Venezuela Stamps

What Can Be Done: If you wanted to see two different models for how countries handle great natural resource wealth, look at Norway and Venezuela. The Norwegians have taken their great North Sea oil wealth and created a modern welfare state with high levels of employment, benefits, and citizen satisfaction. Venezuela has the same resources, and it has led to corruption, poverty, and political discord.

The philately of Venezuela is very difficult. The nineteenth century stamps were printed by lithography and typography, two of the easiest printing methods to duplicate, and thus forgeries are very common. Many of the early issues are counterfeited. Many of the early issues have nearly unreadable overprints, which according to the catalogs makes them different numbers. The late nineteenth century is also dense and difficult. And (this obviously being a personal opinion) the stamps are poorly designed, crudely printed, and in drab colors. Twentieth century Venezuela improves a bit, and by 1920 the country was producing attractive stamps. There is a long series of stamps from the 1950s (the airmails and regular issues comprise several hundred stamps). Basically, this is a set of six or seven more or less identical stamps the varieties of which have a different Venezuelan state emblem in the corner. This does not make for good collecting. Venezuela has some interesting local issues relating to its border with Guyana and steam ship stamps to St. Thomas, but again these have been extensively forged.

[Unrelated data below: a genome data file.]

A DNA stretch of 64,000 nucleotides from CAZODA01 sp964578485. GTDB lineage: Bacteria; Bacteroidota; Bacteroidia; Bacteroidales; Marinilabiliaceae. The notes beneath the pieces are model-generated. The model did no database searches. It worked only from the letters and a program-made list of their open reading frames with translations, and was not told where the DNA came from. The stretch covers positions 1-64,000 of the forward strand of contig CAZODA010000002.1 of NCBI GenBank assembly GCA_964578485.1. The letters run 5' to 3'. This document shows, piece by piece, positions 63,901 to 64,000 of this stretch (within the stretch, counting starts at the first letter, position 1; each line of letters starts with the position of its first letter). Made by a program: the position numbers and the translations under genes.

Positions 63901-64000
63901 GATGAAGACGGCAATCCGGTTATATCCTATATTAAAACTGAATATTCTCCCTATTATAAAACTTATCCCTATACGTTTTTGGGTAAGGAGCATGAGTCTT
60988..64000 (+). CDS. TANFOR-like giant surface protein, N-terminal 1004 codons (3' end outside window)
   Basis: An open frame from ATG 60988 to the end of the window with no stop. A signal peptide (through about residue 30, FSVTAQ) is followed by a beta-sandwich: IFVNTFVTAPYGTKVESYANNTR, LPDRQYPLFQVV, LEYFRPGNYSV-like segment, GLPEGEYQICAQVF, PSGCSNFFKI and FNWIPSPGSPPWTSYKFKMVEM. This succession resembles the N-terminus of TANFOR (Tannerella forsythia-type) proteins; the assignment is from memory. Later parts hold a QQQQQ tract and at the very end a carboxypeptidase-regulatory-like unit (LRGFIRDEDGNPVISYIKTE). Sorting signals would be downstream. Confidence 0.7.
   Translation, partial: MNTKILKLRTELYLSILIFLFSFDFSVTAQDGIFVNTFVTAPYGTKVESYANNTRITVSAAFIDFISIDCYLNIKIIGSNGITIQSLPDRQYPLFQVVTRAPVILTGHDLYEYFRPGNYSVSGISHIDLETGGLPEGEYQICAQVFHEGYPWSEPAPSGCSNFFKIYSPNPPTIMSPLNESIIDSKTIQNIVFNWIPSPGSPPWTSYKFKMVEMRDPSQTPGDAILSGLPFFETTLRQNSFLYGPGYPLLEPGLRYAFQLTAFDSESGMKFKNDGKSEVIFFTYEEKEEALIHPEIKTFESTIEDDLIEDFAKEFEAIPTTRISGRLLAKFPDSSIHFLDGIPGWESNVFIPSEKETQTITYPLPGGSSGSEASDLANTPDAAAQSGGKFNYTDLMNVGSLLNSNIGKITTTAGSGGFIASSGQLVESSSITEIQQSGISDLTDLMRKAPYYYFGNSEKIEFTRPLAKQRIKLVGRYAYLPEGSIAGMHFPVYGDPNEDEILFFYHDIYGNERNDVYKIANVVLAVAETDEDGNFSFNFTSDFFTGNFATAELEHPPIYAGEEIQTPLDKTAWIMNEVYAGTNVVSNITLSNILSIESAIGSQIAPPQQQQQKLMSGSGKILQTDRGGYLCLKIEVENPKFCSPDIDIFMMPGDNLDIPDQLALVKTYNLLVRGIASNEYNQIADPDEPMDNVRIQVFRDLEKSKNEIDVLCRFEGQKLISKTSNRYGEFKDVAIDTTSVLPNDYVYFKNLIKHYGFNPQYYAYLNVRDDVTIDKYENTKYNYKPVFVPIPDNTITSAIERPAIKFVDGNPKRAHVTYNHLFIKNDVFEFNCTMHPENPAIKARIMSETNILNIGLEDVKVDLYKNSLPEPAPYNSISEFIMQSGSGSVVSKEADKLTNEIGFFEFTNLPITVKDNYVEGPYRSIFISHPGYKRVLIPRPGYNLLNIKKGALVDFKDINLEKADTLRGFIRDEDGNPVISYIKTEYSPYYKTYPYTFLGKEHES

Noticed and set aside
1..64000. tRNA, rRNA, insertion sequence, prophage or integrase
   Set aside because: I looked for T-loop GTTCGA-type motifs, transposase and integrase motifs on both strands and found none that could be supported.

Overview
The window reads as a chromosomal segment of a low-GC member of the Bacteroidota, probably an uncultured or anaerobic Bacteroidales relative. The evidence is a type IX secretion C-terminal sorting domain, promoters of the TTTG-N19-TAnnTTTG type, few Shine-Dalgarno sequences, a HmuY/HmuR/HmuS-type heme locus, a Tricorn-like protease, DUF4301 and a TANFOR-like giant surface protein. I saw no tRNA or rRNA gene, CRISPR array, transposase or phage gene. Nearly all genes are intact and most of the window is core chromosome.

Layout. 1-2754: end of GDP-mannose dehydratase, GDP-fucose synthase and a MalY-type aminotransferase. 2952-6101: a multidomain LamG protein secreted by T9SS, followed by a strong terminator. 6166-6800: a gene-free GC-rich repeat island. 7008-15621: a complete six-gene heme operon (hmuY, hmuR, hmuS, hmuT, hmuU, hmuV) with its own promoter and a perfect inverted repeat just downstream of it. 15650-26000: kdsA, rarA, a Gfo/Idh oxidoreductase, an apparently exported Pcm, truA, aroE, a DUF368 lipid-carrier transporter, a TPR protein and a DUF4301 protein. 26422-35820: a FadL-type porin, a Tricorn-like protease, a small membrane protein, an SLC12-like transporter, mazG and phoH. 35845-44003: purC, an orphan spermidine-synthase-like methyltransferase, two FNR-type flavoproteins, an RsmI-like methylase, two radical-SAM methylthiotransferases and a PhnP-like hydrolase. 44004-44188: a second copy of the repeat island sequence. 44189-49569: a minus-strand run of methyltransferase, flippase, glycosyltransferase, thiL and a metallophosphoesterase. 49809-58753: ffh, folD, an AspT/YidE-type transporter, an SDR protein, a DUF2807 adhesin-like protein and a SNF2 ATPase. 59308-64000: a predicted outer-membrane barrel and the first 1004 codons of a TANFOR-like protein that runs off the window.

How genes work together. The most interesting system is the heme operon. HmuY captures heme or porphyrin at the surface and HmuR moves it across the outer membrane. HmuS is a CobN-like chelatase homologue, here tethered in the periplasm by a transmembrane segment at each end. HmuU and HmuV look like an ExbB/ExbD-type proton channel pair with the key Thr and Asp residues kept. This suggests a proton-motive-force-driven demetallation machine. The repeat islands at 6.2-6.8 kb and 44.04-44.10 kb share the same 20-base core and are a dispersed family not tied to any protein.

Specialty Catalogs: Scott is very confusing for Venezuela, especially in the nineteenth century.  What’s odd is that most countries and specialized philatelic areas have had a dedicated group of philatelists who have written about their stamps and promoted them. It is this group of specialists from various areas who have helped the catalog publishers refine their listings over the last century. I can’t think of a specialized philatelic area of the size and importance of Venezuela that has had fewer scholarly philatelic articles written about it. The catalog listings haven’t changed in decades, and the elimination of catalog confusion which is always a goal of the Scott editors has never occurred with the stamps of Venezuela.

Specialty Albums: The Scott specialty series is good for Venezuela as it is for all of Latin America. Davo makes a nice album, though Davo has a policy of making their album cost per volume fairly affordable but then making each volume rather small so that numerous volumes are need for the stamps of each country.

Expense: Oddly and counter intuitively, despite being one of the least popular collecting areas in the world, Venezuelan philately is quite pricey. Perhaps it’s because there are so many stamps and because so many of the early stamps are very scarce, especially if they are genuine. Until oil was discovered about 1910, Venezuela was a very underdeveloped, agricultural commodity country, producing coffee and cocoa. The population was small. This made the internal demand for postage stamps small, and many of the earlier Venezuelan issues are quite scarce.

Availability of Material: Modern Venezuelan stamps are plentiful. Classics are very hard to find. Be careful to avoid forgeries. One of the factors that lessens the appeal of collecting Venezuela is not only the number of forgeries but the number of relatively modestly priced stamps that have been forged. In most collecting areas, you are pretty safe buying stamps under $100 (for two reasons—first, the supply of forgeries from the “Golden Age of Forgeries”—roughly 1880-1920, when forgers like Fournier flourished, have mainly been culled from the market. And second, forging stamps takes time and is expensive, and modern forgers don’t bother much with cheap stamps). But in Venezuelan philately, even cheap stamps present a forgery problem.

Overall collecting Grade: C-

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